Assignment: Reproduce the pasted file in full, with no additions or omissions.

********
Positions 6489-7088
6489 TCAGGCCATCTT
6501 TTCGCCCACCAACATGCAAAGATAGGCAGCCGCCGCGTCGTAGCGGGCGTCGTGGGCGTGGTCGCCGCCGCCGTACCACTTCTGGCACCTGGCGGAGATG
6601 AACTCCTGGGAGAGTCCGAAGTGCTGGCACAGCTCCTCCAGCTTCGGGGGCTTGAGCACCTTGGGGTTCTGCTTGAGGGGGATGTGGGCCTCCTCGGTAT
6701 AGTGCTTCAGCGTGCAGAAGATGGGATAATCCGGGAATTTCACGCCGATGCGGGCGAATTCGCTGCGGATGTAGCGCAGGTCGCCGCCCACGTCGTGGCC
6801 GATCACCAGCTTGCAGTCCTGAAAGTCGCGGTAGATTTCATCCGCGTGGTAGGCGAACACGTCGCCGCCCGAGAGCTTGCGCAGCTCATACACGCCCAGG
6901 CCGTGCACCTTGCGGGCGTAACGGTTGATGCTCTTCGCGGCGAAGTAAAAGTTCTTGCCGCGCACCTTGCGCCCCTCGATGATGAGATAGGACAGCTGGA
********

Positions 6489-7088
6489 TCAGGCCATCTT
6501 TTCGCCCACCAACATGCAAAGATAGGCAGCCGCCGCGTCGTAGCGGGCGTCGTGGGCGTGGTCGCCGCCGCCGTACCACTTCTGGCACCTGGCGGAGATG
6601 AACTCCTGGGAGAGTCCGAAGTGCTGGCACAGCTCCTCCAGCTTCGGGGGCTTGAGCACCTTGGGGTTCTGCTTGAGGGGGATGTGGGCCTCCTCGGTAT
6701 AGTGCTTCAGCGTGCAGAAGATGGGATAATCCGGGAATTTCACGCCGATGCGGGCGAATTCGCTGCGGATGTAGCGCAGGTCGCCGCCCACGTCGTGGCC
6801 GATCACCAGCTTGCAGTCCTGAAAGTCGCGGTAGATTTCATCCGCGTGGTAGGCGAACACGTCGCCGCCCGAGAGCTTGCGCAGCTCATACACGCCCAGG
6901 CCGTGCACCTTGCGGGCGTAACGGTTGATGCTCTTCGCGGCGAAGTAAAAGTTCTTGCCGCGCACCTTGCGCCCCTCGATGATGAGATAGGACAGCTGGA